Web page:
“On Monday, we learned White House press secretary Kayleigh McEnany tested positive for the coronavirus that causes Covid-19. McEnany — and others in the White House cluster — failed to follow public health guidelines and quarantine, though she had been exposed to colleagues confirmed to have Covid-19.
She also briefed reporters twice — on Friday and Sunday — without wearing a mask, putting them at risk of the virus.
McEnany joins a list of at least 20 people in the White House cluster — including two of McEnany’s aides, White House staff, journalists, Congress members, and others — who’ve tested positive after Trump and first lady Melania Trump announced they tested positive on Friday. White House aide Hope Hicks, who had traveled with the president earlier in the week, also tested positive and was reportedly experiencing symptoms Wednesday.”
“the president and his staff’s failure to consistently wear a face mask while in close contact with colleagues and reporters in the White House and in public settings — the guidance of his own Centers for Disease Control and Prevention — put them at higher risk for infection and of spreading the virus to others, since asymptomatic people can transmit the virus.”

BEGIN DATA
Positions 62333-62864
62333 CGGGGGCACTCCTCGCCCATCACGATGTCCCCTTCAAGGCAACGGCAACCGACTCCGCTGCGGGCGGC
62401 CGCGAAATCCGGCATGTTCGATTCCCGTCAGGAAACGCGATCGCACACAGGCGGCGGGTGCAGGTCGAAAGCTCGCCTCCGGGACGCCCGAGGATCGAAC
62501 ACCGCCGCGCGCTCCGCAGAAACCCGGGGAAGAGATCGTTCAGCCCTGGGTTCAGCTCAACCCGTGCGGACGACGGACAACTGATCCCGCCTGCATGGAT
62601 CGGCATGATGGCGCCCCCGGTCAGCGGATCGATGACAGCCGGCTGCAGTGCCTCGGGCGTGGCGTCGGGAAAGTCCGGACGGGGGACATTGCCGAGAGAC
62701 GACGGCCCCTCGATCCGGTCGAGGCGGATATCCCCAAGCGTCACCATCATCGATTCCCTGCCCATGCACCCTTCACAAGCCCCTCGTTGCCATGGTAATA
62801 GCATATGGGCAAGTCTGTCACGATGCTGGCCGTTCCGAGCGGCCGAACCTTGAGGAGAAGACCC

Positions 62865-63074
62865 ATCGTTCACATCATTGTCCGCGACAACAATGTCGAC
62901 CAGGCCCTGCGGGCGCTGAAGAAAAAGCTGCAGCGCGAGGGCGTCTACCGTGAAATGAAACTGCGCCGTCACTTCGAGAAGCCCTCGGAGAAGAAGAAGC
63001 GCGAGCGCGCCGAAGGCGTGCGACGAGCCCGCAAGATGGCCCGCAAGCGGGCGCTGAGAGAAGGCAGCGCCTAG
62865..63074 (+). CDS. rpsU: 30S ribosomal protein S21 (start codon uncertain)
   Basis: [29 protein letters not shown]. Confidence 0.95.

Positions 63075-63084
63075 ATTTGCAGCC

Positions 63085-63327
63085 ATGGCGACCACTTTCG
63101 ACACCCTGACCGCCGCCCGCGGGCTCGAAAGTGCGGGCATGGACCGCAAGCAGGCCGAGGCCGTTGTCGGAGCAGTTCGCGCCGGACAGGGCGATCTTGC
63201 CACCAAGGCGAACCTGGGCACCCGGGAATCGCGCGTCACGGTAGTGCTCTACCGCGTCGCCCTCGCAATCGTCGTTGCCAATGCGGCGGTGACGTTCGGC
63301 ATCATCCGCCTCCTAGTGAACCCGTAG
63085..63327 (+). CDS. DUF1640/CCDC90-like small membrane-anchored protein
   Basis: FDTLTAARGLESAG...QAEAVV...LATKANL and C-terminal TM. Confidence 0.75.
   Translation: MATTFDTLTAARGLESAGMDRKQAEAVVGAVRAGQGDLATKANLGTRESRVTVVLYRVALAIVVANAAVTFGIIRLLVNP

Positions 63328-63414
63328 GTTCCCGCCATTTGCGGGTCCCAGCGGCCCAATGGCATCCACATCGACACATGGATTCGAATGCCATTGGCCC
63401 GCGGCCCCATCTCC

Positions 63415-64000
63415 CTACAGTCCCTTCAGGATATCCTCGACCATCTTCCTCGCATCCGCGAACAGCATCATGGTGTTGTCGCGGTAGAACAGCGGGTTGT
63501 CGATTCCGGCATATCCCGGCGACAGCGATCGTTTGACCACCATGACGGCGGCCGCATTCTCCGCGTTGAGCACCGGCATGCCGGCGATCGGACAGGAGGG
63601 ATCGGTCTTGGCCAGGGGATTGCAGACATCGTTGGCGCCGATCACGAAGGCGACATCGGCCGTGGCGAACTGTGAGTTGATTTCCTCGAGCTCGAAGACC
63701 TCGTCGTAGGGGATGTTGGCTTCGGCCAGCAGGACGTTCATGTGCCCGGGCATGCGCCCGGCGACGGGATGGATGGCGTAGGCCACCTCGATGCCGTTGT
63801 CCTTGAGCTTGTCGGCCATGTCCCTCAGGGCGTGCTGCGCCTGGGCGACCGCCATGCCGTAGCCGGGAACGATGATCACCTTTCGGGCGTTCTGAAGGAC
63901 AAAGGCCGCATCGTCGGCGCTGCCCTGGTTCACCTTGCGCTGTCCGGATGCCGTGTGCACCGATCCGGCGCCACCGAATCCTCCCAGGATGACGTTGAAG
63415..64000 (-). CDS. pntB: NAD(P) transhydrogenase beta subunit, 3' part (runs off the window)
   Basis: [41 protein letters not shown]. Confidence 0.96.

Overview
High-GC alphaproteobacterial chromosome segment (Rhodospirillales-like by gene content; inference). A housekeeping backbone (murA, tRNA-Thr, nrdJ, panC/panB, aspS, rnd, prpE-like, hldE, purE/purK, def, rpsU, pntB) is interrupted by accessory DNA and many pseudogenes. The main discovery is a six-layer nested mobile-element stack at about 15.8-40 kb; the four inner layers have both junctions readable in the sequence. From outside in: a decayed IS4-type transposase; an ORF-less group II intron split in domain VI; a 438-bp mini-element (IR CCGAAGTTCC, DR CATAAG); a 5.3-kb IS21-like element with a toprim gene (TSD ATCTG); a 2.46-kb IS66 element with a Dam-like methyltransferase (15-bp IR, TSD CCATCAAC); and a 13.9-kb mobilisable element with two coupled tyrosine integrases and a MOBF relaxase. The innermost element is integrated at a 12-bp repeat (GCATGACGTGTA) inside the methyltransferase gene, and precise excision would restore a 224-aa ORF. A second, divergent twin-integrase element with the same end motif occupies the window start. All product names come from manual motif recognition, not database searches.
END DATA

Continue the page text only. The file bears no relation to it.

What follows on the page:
“Biden was pressed (as he has been this summer) to disavow violence and rioting by antifa protesters. Biden did so, saying “Violence is never appropriate.”
Host and Fox News anchor Chris Wallace then noted that Trump has been criticized repeatedly for refusing to denounce the violence that comes from white nationalists at some of these protests. Wallace asked Trump, “Are you willing tonight to condemn white supremacists and militia groups to say they need to stand down and not add to the violence in a number of the cities as we saw in Kenosha and as we’ve seen in Portland?”
Trump said, “Sure, I’m willing to do that, but I would say, almost everything I see is from the left-wing, not from the right-wing.” After demanding from Wallace specific names of groups he should condemn, Biden and Wallace settled on the Proud Boys. Trump responded not with condemnation but by saying “Proud Boys, stand back and stand by.” Then he veered the discussion immediately toward antifa violence, saying “I’ll tell you what. Somebody’s gotta do something about antifa and the left, because this is not a right-wing problem, this is a left-wing problem.”